Source: Paul Burroughs
Legal & General Investment Management Real Assets brought together a range of experts at this year’s RESI Conference to debate how the residential sector can overcome the challenges of a growing population and take advantage of innovative technologies to speed up the delivery of new homes across all tenures.
With a new housing minister in place, the build-to-rent (BTR) sector gaining ground and innovative new concepts like modular construction and micro flats coming to the fore - not to mention the challenges of Brexit - the residential development market is going through a period of unprecedented change.
Meanwhile, the longer-term problem of how to increase the supply of new housing to meet the needs of the UK’s growing population remains unsolved.
Legal & General Investment Management Real Assets has been at the forefront of tackling some of these issues, committing to a modular housing production facility in Leeds and being one of the first institutional lenders in the UK to invest in purpose-built private rented sector (PRS) assets.
At Property Week’s RESI Conference, the firm gathered experts from across the sector to discuss how the industry can overcome these short-term economic and political road bumps and take advantage of the opportunities offered by new technologies and development models in order to accelerate the delivery of new homes across all tenures.
Rita Akushie, group finance director, Thames Valley Housing
Faraz Baber, director, Terence O’Rourke
Dan Batterton, fund manager - build-to-rent, LGIM Real Assets
Alan Collett, chair of the group investment committee, Hyde Housing Group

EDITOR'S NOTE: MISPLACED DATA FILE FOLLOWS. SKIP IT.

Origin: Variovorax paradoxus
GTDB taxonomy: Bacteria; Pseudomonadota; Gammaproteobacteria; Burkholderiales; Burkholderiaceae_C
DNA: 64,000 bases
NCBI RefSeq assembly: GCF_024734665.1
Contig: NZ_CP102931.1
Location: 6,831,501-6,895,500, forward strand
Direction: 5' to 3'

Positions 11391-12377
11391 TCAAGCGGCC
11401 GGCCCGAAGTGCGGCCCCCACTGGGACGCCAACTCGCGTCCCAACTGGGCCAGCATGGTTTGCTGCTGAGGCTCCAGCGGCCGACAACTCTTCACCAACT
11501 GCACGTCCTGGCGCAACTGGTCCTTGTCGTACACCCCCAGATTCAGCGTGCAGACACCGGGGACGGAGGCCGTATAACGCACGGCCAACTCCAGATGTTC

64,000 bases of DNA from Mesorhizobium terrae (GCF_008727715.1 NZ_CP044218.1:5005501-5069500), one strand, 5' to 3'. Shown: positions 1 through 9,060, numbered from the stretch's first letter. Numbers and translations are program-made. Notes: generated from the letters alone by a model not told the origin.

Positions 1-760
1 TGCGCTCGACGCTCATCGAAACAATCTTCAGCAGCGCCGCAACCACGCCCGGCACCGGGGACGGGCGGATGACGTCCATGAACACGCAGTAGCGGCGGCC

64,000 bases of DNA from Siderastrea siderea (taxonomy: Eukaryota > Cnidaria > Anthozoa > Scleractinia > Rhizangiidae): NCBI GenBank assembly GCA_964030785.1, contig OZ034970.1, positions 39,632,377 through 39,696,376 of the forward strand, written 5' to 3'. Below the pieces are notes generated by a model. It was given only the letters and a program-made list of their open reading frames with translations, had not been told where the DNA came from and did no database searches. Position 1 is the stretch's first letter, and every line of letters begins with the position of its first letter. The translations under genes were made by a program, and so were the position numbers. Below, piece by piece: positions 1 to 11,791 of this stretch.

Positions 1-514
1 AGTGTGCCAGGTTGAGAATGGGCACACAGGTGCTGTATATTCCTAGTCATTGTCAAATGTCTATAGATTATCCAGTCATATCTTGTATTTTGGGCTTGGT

Nick Cuff, land director, Pocket Living
Jonathan Di-Stefano, chief executive, Telford Homes
Harry Downes, managing director, Fizzy Living
Peter Freeman, co-founder, Argent
Simon Gawthorpe, managing director, Urban Splash
Liz Hamson, editor, Property Week (chair)
Kate Ives, development director, Wates residential
Anil Khera, chief executive, Node
James Lidgate, chief executive, Legal & General Homes
Jamie Ratcliff, assistant director policy, programme and services, Greater London Authority
Sophie White, head of infrastructure, PRS and complex projects, HCA
Dan Batterton (DB): He should be promoting good-quality housing for rent. In the US, the normal thing is you rent until you are 40, then settle down and get a white picket fence while your kids go to school. Then 20 years later when they have moved out you sell up and move back into rental accommodation. I can definitely see that approach becoming more prevalent here if we just had some decent stock.
Nick Cuff (NC): We’ve got to the point now where the planning system is asking far too much. As developers we spend so much time negotiating tenure mix and viability with local authorities; it’s too complex and fairly poorly understood by most of the parties involved. The minister should look at introducing a tax to get the state back into doing some proper housebuilding, because I don’t think the private sector alone can deliver the numbers that are forecast. With a tax in place, agencies such as the Homes and Communities Agency (HCA) or Greater London Authority or a local authority could develop some of their own homes, rather than spending so much intellectual and economic energy negotiating site by site with developers.
Jamie Ratcliff (JR): I disagree with Nick. If you look at the amount of receipts local authorities are taking in, they are almost always taking in more than they are spending. One of the key challenges we face, particularly in London, is that there isn’t enough land.
Harry Downes (HD): I would like to see a massive simplification of the planning laws in places where density should be increased. Everyone agrees that we should be densifying town centres, but developers have not got a clue how to get permission for a building of more than 10 storeys in any one of London’s 150 town centres without being turned down on the night by a couple of Nimbys. It happens, and it has happened to us. We need a planning system that is positive towards development rather than against it.